Kids can read the information, absorb it, and then complete the material independently. It’s been a lifesaver for my children and me as they move into middle and high school.

They don’t need to wait for me to complete their schoolwork. They can start work on their own.

Related: This is What Happens When You Use Independent Learning in Your Homeschool

2. Find the Information Needed to Learn Independently

Once you’ve set your kids up for success, it’s time to teach teens to learn independently. After all, not every teacher or every course will explain things in the exact way your child learns. 

They need to learn how to absorb the knowledge and make it their own without getting frustrated and throwing their books across the room.

Related: How to Teach Children to Learn Independently (on Classically Homeschooling)

Research Skills

You’ll find that sometimes kids need more information than the teacher, lecture, or material provides. This means that you’ll need to show your kids how to look for more information. They can check out Khan Academy, YouTube Videos, and pull out old books.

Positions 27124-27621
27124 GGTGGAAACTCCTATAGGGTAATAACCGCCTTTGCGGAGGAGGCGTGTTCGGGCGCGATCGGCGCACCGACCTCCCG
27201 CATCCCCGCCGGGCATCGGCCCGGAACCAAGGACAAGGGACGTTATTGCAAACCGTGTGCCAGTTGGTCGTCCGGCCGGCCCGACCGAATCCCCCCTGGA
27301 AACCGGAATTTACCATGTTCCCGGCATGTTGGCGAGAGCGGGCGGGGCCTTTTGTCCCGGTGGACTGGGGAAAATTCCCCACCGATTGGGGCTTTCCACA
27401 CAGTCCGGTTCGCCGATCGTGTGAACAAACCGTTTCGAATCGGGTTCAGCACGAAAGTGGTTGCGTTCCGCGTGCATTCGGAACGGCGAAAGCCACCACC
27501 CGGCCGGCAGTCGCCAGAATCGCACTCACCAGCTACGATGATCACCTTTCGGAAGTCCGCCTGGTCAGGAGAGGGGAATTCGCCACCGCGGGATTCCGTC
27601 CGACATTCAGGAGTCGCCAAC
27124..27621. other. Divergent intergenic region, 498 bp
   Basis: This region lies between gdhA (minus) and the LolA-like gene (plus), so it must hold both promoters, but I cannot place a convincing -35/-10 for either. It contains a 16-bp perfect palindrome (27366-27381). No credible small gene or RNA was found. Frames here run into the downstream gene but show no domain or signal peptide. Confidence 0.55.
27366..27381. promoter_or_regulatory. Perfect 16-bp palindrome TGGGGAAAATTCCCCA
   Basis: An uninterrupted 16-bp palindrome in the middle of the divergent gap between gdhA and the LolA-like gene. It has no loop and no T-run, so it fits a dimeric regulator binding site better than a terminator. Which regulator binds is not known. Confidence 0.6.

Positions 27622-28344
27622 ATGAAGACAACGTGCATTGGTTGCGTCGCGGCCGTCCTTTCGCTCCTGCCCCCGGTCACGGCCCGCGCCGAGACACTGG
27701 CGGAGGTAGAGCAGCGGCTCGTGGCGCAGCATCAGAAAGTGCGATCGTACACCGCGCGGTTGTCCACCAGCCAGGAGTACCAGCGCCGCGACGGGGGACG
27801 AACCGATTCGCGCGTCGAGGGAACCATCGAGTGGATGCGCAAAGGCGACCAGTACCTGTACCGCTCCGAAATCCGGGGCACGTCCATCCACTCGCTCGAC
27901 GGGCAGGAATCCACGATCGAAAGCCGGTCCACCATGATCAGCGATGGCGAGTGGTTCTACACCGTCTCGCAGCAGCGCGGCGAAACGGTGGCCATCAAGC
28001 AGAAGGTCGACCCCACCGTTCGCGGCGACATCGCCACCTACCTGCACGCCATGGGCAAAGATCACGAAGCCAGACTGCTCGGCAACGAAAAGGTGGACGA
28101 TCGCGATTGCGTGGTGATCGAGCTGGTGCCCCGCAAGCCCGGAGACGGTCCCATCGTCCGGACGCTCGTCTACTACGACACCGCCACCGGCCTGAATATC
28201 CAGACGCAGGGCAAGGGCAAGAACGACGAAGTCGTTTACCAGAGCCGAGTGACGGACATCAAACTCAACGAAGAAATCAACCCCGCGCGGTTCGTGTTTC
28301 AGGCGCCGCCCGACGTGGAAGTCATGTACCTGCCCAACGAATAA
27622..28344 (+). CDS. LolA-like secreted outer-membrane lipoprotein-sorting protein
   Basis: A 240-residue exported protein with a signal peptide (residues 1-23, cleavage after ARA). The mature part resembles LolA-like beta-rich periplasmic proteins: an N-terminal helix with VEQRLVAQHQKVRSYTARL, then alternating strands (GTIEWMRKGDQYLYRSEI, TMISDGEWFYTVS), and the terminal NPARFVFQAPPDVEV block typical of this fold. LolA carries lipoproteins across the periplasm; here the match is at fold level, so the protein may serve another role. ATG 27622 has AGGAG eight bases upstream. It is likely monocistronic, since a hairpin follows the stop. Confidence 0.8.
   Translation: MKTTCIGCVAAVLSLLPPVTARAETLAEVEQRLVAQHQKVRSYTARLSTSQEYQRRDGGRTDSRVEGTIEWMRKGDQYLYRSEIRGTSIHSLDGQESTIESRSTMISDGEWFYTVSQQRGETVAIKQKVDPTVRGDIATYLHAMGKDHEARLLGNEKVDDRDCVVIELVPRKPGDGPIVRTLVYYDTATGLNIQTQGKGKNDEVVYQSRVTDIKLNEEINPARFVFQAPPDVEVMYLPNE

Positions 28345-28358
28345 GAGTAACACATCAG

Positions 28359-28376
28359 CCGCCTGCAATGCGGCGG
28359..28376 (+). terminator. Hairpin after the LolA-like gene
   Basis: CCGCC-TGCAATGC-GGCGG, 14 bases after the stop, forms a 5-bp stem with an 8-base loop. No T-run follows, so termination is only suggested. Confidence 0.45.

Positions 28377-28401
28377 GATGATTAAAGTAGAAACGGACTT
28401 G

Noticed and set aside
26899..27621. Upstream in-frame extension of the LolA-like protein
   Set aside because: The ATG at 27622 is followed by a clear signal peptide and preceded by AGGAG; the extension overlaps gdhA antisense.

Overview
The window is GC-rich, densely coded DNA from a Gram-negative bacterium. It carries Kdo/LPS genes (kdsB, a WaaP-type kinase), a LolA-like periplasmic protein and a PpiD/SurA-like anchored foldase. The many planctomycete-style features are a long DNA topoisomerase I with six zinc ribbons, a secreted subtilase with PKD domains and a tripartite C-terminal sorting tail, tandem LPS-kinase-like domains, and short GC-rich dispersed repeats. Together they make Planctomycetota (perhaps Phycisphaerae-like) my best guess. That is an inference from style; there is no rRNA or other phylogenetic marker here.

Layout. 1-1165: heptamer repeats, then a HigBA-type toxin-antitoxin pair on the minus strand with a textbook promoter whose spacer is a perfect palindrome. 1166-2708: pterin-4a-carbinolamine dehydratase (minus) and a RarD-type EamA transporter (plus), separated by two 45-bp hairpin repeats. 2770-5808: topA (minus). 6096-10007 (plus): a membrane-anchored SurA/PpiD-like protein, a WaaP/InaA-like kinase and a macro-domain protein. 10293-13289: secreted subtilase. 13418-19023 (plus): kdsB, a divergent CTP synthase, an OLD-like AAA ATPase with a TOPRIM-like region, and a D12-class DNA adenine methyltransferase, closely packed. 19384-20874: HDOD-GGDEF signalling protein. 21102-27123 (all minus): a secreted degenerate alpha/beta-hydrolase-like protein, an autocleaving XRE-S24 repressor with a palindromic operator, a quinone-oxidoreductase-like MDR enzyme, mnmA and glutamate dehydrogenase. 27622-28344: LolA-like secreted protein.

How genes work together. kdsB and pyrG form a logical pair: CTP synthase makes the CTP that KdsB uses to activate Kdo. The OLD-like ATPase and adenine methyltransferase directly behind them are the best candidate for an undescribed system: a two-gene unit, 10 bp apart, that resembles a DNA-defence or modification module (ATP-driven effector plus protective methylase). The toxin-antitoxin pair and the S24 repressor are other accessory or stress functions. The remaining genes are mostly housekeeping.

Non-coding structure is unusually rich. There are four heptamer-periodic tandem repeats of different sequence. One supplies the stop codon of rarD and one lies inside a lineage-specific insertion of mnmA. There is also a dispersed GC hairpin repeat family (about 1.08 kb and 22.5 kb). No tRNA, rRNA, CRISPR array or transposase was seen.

Another great source of information is children’s books. Children’s books explain complicated information at a level written that kids can understand. If a concept is confusing, you can read a children’s book to get enough background information to start to make heads and tails of the detailed adult version.

And often your kids need just enough background information to understand the terminology being used. Then your teens will be off, running, and mastering the information on their own.

Explain or Teach Someone

A second trick that works when kids get stuck is to have them explain the concept to someone else. You can ask them to teach a sibling, teach you, or even give a lecture to a group of stuffed animals if their dignity will allow them to do so.

It’s a case where teaching someone else will help your child figure out exactly what they know and what they don’t. 

It’s a simple trick that will allow your teenagers to come away with a better understanding of the topic.

3. Teach Teens to Learn Independently with Time Management Skills

Unfortunately, we’re not born with time management skills any more than we’re born with the ability to learn independently. Time management usually boils down to tricks to encourage us to get things done.

Related: 3 Powerful Tips to Train Teens in Time Management

The first method that works is to break things apart into small bites, and the second is to use a timer.

Teach Teens to Learn Independently with Small Bites

I sent my youngest kid into his bedroom last weekend to clean it up. He stood there in dismay. Legos, action figures, nerf darts, stuffed animals, sheets, and books were haphazardly tossed all over his bedroom.